Pins 85 and 86 are for relay coil, you need 12v across them to activate the relay and hear the click (relay would work with somewhat less than 12 too but since car's electrical system is 12v, that's what relay gets). So measuring voltages in socket, one will be ground and other +12v when relay is supposed to be powered up.
Pins 30 and 87 are for power sent to whatever is controlled by relay - headlight, pump, horn...
Relay can be controlling either ground or plus side of the load, so sometimes pin 30 is gnd and sometimes +12v. Pin 87 is "normal open" (NO) and gets internally connected to 30 if you power on the relay (by applying power across pins 85 and 86) and then the current can flow to the load.
There is an optional fifth pin labeled 87a which is "normal closed" - the opposite of 87. It is connected to 30 when relay is off and disconnected when on. Sometimes fiat relays have 2 pins 87 instead of 87a, as if they were internally spliced together so don't let that confuse you, read the small numbers carefully.

This way you can measure voltages in relay socket and determine if the power is applied where and when it should be and also you can know which relays are pin-compatible and can be swapped around if you have a suspect one.

Also, a relay can appear functional (clicking when power applied) but internal contacts can be very corroded due to age or humidity ingress and prevent conduction of high current, i had that situation once. So if you want to be sure a particular relay is in good working condition, get something like a headlight bulb (55w) or other somewhat powerful load and see if it works as it should through pins 30 and 87 when relay is powered up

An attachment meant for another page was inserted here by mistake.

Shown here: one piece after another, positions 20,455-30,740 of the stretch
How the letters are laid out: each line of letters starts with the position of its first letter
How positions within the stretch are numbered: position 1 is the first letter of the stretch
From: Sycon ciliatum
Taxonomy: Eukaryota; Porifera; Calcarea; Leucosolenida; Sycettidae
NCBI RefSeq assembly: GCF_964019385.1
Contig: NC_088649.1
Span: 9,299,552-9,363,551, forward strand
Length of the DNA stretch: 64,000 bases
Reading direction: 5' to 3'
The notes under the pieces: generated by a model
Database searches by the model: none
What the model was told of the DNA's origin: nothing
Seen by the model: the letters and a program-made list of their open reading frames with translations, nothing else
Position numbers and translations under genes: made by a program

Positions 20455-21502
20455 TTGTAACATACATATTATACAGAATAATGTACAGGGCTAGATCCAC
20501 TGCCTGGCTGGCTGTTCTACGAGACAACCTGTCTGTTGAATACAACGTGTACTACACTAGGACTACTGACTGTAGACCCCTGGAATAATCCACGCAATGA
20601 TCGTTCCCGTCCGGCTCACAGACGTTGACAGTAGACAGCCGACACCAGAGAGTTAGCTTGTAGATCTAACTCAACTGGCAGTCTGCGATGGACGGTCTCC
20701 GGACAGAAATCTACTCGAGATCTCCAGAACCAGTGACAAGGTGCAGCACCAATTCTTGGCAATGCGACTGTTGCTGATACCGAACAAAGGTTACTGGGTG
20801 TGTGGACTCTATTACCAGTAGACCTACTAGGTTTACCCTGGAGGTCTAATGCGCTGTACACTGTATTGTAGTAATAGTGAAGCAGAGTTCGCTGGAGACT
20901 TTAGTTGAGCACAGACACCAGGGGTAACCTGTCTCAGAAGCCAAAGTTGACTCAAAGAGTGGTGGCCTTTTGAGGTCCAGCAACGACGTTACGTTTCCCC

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AndrewCas

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Relays have numbered pins, a small (sometimes barely visible) number is printed on the bottom of the relay next to corresponding pin. You can use this to know what you're testing for.
Pins 85 and 86 are for relay coil, you need 12v across them to activate the relay and hear the click (relay would work with somewhat less than 12 too but since car's electrical system is 12v, that's what relay gets). So measuring voltages in socket, one will be ground and other +12v when relay is supposed to be powered up.
Pins 30 and 87 are for power sent to whatever is controlled by relay - headlight, pump, horn...
Relay can be controlling either ground or plus side of the load, so sometimes pin 30 is gnd and sometimes +12v. Pin 87 is "normal open" (NO) and gets internally connected to 30 if you power on the relay (by applying power across pins 85 and 86) and then the current can flow to the load.